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Populism against progress : and the collapse of aspirational values

Author: Robert Corfe
Publisher: Bury St. Edmunds : Arena, 2007.
Edition/Format:   Print book : EnglishView all editions and formats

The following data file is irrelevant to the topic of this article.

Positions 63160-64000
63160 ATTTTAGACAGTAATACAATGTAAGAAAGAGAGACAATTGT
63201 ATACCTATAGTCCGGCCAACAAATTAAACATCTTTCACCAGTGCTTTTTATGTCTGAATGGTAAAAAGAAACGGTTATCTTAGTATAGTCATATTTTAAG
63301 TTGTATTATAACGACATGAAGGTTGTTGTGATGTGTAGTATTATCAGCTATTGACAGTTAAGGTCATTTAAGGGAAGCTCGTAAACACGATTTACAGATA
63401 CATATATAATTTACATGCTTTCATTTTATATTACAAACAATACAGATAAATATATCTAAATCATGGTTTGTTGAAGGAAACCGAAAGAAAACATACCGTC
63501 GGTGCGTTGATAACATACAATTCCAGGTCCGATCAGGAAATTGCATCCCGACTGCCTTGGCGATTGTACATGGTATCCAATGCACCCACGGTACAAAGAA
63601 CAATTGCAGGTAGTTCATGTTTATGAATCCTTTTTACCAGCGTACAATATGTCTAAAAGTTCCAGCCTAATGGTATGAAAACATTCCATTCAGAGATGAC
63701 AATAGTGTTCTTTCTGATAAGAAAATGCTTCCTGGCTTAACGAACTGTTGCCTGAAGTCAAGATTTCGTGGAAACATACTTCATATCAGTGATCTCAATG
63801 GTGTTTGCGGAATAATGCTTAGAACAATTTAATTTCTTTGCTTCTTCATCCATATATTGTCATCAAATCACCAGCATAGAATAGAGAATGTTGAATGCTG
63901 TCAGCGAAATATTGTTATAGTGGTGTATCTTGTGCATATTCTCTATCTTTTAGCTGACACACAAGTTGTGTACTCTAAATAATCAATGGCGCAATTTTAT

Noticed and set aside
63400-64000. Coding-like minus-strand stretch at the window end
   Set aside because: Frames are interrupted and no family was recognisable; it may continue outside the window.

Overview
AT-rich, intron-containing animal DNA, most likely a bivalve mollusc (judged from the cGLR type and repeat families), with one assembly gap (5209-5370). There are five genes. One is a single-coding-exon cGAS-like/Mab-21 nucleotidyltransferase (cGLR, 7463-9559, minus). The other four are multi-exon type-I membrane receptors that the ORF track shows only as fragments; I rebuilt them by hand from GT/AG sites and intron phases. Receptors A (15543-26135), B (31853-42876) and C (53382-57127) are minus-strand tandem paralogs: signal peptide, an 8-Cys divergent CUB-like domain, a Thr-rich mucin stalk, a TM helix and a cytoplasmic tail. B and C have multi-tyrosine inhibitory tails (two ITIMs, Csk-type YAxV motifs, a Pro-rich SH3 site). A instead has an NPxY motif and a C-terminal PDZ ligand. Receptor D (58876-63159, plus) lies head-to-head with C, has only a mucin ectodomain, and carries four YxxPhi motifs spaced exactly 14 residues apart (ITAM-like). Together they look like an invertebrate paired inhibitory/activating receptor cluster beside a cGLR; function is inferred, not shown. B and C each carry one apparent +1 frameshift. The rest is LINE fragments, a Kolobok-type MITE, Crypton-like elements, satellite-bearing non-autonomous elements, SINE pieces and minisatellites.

Presents a sociological analysis of populism that reveals it as the cancer of democracy. This work covers such issues as Islamic fundamentalism in barring the path to progress; the  Read more...


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Document Type: Book
All Authors / Contributors: Robert Corfe
ISBN: 9780954316181 0954316185
OCLC Number: 84151119
Description: xviii, 152 pages ; 22 cm